The Flora Richardson Foundation and the GLISTEN Program

Our 2020 GLISTEN Interns

By Eric Bird

photo of Alexander Hlebasko
Alexander Hlebasko
photo of Ashlynn Morin
Ashlynn Morin

Initially worried that we may not have to the ability to work with GLISTEN Liaisons this year, we were fortunate to find two students with the ambition and perseverance to work through this year’s Covid challenges. Ashlynn Morin and Alexander Hlebasko, both students at Indiana University Northwest, were able to help us with a study that our Stewardship Program is interested in.

In spite of having to start a little later than usual and do things a little differently, Ashlynn and Alexander were able to collect data regarding the current composition and conditions of a forest stand at Meadowbrook Nature Preserve.

We have worked very hard on reforestation efforts at Meadowbrook, which is part of our greater Valparaiso Moraine Conservation Area. The particular stand is about 2.5 acres in size and has experienced a lot of ash tree death as a result of the emerald ash borer. Our Stewardship Program is interested in learning more about this stand in order to guide management efforts in response to the ash tree death.

Ashlynn and Alex have been working independently to determine how many dead ash trees are still standing, what species of trees are still living, the size and age class of the living trees, and the current canopy cover in the stand. They identified and measured over 840 individual trees and took over 90 canopy cover data points. We are still working together to analyze the data and describe the current conditions of the forest stand.

This project will help us determine what new trees we should be planting, and select locations for planting new trees. It will also serve as a model for collecting data in similar forest stands throughout Meadowbrook and other forest sites we manage.

We are grateful to Ashlynn and Alex for helping us collect scientific data to better guide our management strategies.

photo of study area at Meadowbrook Nature Preserve
Study area at Meadowbrook Nature Preserve


About The Flora Richardson Foundation

The GLISTEN program (Great Lakes Innovative Stewardship Through Education Network) is one of the educational programs supported by the Flora Richardson Foundation, an organization whose mission includes promoting education in the various fields of natural history within the southern Lake Michigan region. Flora and her husband William Richardson were early 20th century naturalists who lived in the Indiana dunes. As part of the organization’s educational programming, it supports internships for college-level students through the GLISTEN program.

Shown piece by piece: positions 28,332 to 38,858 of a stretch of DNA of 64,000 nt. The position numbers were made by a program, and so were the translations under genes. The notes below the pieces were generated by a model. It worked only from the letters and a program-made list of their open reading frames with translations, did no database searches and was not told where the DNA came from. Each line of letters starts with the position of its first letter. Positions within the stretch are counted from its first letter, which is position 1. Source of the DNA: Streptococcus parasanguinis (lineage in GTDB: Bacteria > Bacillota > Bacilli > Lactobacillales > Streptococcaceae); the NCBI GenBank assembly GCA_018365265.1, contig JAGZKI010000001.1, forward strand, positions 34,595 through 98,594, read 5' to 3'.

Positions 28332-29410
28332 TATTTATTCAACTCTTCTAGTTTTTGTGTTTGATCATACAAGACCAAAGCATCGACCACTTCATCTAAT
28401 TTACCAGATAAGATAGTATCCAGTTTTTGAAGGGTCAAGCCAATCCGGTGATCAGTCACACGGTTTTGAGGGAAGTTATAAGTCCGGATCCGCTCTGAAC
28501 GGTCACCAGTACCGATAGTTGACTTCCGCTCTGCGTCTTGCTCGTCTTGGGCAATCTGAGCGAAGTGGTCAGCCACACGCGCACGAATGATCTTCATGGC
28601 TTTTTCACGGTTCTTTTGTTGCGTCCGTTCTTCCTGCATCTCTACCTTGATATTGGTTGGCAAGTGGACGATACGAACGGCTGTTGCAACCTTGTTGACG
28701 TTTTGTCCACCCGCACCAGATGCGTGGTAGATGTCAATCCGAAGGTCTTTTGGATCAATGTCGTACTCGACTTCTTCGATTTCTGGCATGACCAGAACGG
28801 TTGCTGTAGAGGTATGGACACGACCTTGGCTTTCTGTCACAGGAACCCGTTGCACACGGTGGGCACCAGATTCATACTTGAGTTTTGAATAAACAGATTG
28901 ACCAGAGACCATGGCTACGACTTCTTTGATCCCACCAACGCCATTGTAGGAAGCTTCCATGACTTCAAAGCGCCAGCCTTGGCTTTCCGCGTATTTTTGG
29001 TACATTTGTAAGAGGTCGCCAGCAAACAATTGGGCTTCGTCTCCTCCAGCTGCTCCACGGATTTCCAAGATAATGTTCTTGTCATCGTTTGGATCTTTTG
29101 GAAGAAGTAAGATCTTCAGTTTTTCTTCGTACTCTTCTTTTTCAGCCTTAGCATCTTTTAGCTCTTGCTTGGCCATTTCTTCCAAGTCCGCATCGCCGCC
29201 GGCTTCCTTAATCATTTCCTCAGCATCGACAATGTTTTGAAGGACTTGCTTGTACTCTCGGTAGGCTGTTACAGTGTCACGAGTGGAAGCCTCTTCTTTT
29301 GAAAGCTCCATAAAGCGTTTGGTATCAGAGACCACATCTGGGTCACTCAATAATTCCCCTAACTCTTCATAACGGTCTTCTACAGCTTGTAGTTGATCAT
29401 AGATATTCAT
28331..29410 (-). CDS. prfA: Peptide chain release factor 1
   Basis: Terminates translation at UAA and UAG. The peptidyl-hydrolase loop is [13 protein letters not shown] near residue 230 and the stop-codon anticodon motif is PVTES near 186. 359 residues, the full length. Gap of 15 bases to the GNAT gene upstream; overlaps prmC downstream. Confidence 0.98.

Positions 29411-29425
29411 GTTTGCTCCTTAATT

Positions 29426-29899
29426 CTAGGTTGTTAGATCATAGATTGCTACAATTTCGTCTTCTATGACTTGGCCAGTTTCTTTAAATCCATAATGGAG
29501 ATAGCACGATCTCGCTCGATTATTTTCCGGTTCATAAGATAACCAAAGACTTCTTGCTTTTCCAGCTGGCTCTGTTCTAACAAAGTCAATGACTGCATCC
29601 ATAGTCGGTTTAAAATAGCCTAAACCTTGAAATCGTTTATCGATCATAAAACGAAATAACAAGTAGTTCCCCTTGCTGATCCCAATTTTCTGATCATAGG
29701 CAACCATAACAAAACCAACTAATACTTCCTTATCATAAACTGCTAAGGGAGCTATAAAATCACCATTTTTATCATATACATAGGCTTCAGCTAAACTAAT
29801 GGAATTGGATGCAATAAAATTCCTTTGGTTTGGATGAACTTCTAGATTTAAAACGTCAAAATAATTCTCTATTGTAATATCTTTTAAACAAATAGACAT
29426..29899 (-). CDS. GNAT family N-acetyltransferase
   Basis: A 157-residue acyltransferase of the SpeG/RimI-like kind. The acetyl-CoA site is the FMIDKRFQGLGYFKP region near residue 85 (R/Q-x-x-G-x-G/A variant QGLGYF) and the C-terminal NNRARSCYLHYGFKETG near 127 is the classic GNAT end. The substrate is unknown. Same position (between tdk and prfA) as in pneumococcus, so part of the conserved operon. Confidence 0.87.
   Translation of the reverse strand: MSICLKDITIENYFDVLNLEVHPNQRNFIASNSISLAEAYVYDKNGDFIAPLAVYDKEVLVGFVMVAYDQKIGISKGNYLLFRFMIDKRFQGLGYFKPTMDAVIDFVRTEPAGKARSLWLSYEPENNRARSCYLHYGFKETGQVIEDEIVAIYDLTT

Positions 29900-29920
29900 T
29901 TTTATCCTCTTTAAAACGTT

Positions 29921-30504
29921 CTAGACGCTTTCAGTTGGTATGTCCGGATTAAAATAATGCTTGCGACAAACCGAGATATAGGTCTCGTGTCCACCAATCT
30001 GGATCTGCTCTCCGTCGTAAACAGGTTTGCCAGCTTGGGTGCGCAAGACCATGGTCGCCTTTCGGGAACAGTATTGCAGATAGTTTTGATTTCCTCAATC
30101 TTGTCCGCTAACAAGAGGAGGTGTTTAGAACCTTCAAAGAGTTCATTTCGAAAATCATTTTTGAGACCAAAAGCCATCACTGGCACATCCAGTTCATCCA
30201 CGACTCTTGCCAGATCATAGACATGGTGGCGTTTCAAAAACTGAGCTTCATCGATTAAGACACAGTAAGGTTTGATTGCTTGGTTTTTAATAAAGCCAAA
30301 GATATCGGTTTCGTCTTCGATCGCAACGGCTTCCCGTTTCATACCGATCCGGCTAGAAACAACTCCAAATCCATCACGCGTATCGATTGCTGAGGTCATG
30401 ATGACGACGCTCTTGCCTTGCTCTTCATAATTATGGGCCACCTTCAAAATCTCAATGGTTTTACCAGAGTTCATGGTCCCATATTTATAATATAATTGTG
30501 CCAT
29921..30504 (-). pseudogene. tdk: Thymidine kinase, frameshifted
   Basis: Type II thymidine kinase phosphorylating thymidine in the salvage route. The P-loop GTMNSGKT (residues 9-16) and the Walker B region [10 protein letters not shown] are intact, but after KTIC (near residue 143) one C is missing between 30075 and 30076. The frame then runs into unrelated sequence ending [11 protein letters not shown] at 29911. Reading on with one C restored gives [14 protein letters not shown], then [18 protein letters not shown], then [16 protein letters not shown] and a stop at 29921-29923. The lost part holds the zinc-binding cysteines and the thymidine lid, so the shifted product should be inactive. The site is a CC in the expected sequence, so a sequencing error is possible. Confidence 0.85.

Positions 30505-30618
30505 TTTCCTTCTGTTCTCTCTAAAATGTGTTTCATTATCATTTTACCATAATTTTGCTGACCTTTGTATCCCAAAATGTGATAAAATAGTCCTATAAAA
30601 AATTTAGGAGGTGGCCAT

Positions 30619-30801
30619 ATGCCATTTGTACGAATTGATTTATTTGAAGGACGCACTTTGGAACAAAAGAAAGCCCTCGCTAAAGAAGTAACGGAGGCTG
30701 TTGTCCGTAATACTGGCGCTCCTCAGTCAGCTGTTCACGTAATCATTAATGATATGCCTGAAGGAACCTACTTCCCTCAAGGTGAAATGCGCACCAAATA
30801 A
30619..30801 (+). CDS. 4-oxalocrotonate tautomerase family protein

Since 2013, the Foundation has provided an annual grant to GLISTEN’s local Calumet Cluster, which is overseen by Dr. Erin Argyilan, Professor of Geosciences at Indiana University Northwest. Over the years, the foundation has provided annual funds to GLISTEN ranging from $20,000 to $24,000.

“The GLISTEN program provides an opportunity for students and faculty to build collaborations that are beyond what we can achieve in a classroom or by working within our own institutions, says Dr. Argyilan. “The value added is the opportunity to engage in direct action to benefit the environment of the Lake Michigan watershed. Students return from projects with Shirley Heinze Land Trust with a unique set of skills, knowledge and confidence that they share with their classmates and their instructors. The GLISTEN program has undoubtedly changed the way that I approach both teaching and research, driving me to build stewardship-based projects into the undergraduate curriculum.”

Student interns who participate in the program are called Stewardship Liaisons. Each year between 4-10 students are hired on with a number of community partners in the area, including Shirley Heinze Land Trust, the Indiana Dunes National Park, The Northwest Indiana Restoration Monitoring Inventory, the Great Lakes Science Center of USGS, Save the Dunes, Coffee Creek Watershed Conservancy, and the Northwest Indiana Paddling Association.

Student Liaisons come from a wide range of higher education institutions in the area including students who attend schools in Illinois and Michigan.

“The program has had a wide reach on assisting to train a new generation of conservation-focused individuals,” says Gayle Tonkovich, Director of the Foundation’s College Education Programs. “Several Stewardship Liaisons have gone on to hold permanent employment with regional conservation organizations.”.

Learn more about the Flora Richardson Foundation at